Weather Patterns

Rainfall that occurs in the Amazon originates from weather patterns that travel from the East, in the Atlantic Ocean, to west, where they move across the Amazon lowlands and approach the Andes mountains. At the same time, daily transpiration of Amazonian trees releases a large quantity of moisture into the air. As this moisture is pushed towards the Andes, it is squeezed into narrow valleys, such as the Kosnipata Valley shown below. The clouds converge and condense into rain as they hit the mountains, which trap this rain and direct it to th etributaries of the Amazon River. Nearly 20% of all the freshwater runoff to the oceans on the planet travel through the Amazon River.

This rain benefits Amazonian rainforests, which require significant moisture for most of the year. Forests use this moisture for photosynthesis, and afterwards, the water vapor is released into the air. Deforestation in the Amazon inhibits this pattern, and dries out forests in the western part of the continent. Scientists estimate that 90% of the current Amazon must stay intact in order for this moisture cycle to continue and for forests to stay healthy.

Learn More About the Amazon and Global Weather Patterns

Winter in the Rainforest

As winter settles in on the Midwest, dramatic changes are everywhere. Leaves have fallen off the trees; a brisk, frigid wind sweeps through the streets. In the morning, plants, trees, and buildings are pale and sparkly with the frost that descends at night. The pace...

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Deforestation Has Worldwide Repercussions

In their recent study, “Effects of tropical deforestation on climate and agriculture,” Deborah Lawrence and Karen Vandecar review data from multiple sources, including general circulation models (GCMs), direct measurements and satellite data and imagery, to study the...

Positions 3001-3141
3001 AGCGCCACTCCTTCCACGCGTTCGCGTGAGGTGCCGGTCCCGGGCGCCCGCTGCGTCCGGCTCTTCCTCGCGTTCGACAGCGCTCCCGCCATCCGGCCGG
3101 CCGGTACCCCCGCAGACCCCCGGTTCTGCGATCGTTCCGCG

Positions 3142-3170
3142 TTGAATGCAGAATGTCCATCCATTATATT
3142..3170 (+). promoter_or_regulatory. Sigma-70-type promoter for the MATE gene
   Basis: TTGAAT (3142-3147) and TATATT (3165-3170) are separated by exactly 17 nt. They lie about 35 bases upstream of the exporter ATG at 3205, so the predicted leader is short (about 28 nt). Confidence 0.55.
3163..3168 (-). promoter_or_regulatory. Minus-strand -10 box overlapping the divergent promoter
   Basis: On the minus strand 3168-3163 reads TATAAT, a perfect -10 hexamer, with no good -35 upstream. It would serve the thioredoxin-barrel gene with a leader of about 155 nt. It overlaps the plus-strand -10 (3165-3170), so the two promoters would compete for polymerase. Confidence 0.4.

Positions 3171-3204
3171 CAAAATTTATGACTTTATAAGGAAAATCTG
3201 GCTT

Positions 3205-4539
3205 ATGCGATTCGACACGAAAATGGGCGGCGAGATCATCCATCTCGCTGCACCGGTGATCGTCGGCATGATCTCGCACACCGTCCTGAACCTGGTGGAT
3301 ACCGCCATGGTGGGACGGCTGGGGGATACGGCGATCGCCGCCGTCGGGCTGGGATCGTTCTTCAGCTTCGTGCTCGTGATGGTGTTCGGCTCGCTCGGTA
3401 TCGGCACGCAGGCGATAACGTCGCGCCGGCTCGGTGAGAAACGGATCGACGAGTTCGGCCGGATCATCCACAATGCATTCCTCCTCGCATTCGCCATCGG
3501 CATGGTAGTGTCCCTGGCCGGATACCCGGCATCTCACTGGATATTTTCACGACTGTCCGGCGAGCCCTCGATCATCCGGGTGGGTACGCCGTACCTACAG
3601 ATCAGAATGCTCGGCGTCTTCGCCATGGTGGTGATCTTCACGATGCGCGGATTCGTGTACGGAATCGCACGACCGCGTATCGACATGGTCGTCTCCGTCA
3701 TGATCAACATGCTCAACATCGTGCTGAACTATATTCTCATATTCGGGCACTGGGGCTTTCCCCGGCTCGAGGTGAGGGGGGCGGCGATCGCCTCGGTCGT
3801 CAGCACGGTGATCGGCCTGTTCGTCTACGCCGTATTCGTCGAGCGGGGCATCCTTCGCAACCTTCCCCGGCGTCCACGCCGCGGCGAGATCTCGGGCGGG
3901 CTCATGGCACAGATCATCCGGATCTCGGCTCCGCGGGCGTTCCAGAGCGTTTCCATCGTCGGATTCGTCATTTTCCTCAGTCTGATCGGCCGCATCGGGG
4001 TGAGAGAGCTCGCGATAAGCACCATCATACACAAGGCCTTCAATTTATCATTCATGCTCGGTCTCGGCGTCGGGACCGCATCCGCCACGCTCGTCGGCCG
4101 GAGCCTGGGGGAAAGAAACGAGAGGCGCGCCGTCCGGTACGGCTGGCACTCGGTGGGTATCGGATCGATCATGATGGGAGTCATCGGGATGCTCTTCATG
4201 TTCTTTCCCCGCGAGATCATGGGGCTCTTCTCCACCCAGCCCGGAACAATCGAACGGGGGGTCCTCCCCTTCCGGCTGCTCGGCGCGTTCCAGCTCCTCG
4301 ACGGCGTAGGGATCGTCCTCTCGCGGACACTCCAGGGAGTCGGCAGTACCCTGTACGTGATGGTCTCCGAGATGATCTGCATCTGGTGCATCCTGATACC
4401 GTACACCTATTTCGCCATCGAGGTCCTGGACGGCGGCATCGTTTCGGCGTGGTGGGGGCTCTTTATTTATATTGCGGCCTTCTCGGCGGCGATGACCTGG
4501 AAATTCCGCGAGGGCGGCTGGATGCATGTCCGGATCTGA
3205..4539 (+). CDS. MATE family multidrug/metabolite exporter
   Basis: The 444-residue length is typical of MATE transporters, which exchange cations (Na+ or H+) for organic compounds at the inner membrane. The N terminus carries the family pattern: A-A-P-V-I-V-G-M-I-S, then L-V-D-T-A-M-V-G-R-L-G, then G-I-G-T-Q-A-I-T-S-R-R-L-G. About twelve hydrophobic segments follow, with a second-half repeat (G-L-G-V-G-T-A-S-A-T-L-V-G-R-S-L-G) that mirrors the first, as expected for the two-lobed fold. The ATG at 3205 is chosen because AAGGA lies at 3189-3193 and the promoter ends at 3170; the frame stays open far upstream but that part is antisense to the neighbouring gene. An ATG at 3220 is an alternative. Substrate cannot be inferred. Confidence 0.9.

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The Start of the Amazon as a Rainforest

Two thousand years ago, the Amazon Rainforest was a different landscape than it is today. John Carson, from the University of Reading in England, described the past landscape of the Amazon as “more like a savannah than the rainforest we see today”. This shift was...

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A Self-Watering Rainforest

Water is a compound essential for life. It makes up about 60% of the human body and covers about 71% of the Earth’s surface. Yet researchers from the University of Exeter and Colorado State University, using computer modeling, showed evidence that the Amazon...

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Seasons Greetings from the Skies Above

The hydrologic cycle: evaporation, precipitation, soil absorption, surface runoff, and transpiration. This process plays a significant role in determining an area’s wet and dry seasons. A wet season is defined as a period when there is 10-40 inches of rainfall per...

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The Amazon Could Stop Breathing

The Amazon rainforest is home to hundreds of billions of trees essential for absorbing carbon dioxide. However, this process is reversed during years of drought, where the Amazon has produced carbon dioxide rather than consumed. A drought in 2005 turned the Amazon...

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